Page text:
How Media Influences Women’s Empowerment

How Media Influences Women’s Empowerment


Media has always been boasted about for its innate and intrinsic ability to raise awareness about various issues that happen around us, beyond its ability to be a source of social networking. The same goes for matters of women’s empowerment. Media, especially social media, has played a pivotal role in shaping people’s perceptions about women and girls around the world.

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It had, since its inception, been a significant aid in mobilizing multiple empowerment movements for women and had successfully popularized many of its ideologies. However, there have been instances wherein these movements backfired at the interference of media agents. The very idea of feminist movements and its core themes have often been widely misinterpreted, through multiple social media sources. Through this article, let us delve deep into the multiple arenas of women’s empowerment that are majorly influenced by media agents.

Media Representation: Empowering or Limiting Women

As you might guess, media is historically known for the under-importance it provides to women. There have been a plethora of scenarios in history wherein women were portrayed as limited to societal and stereotypical gender roles. Gaye Tuchman, a renowned sociologist, had termed this phenomenon “symbolic annihilation.” He defined the term as the under-representation that women face in almost all areas of life and having their lives narrowed into a tiny range of social roles. All major forms of media such as magazines, advertisements, news and certainly the film and entertainment industry, have all consistently remained carriers of symbolic annihilation.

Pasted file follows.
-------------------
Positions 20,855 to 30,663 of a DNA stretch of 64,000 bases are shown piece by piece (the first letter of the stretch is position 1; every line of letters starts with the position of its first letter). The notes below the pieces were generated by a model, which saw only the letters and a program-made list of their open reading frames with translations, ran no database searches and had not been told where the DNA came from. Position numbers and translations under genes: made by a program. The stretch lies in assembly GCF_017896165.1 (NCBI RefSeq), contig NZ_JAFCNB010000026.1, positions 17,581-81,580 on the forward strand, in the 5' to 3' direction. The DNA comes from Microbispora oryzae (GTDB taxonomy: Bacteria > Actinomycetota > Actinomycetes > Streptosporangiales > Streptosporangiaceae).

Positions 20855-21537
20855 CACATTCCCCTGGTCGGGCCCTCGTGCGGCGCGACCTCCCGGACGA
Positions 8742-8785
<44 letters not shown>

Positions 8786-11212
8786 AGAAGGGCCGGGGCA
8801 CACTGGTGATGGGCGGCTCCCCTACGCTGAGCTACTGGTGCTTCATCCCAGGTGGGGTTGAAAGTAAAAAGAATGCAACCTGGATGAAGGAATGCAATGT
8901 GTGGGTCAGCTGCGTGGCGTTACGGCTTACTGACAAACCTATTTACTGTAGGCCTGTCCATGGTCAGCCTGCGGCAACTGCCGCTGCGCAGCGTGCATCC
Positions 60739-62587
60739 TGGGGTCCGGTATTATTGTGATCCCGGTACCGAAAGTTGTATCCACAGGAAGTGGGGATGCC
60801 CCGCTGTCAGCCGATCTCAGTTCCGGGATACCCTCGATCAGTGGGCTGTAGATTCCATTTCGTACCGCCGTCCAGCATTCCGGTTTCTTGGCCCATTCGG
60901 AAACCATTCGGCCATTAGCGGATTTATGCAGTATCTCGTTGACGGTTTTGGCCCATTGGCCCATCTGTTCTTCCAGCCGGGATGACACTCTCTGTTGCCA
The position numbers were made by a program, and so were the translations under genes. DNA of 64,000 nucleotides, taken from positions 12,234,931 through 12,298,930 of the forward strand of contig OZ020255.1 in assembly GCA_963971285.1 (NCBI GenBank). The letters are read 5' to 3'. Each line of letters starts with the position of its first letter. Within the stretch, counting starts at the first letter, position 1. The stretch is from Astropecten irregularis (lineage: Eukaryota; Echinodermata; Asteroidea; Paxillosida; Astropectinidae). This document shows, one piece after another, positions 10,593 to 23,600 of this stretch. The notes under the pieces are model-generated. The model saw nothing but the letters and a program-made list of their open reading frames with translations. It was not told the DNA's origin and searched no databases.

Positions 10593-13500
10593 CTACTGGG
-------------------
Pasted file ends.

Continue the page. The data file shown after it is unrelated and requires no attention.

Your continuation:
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When Ferguson (1980) performed a content analysis of women’s magazines published between the end of World War II and 1980, she discovered that representations were grouped around the concept of the “cult of femininity,” which was founded on traditional, stereotypical female roles and values such as marriage, family, and appearance. She further pointed out that whereas adolescent publications targeted at females did provide a wider variety of female portrayals, the emphasis remained on the guy in their lives, his home, his family and even to the extent of looking good for him.

Not so surprisingly, but unfortunately, all the major Disney movies, those that have defined our childhoods for us, have historically propagated a very stereotypical sketch for its female characters. Because she is attractive, Snow White—who cleans the dwarves’ home—is ultimately saved by a prince. In the story Beauty and the Beast, Belle must put up with a vicious and terrible beast to save him. Ariel sacrificed her voice to use her body to gain the prince’s affection. Mulan, who nearly wins the war by herself, then returns home to fall in love.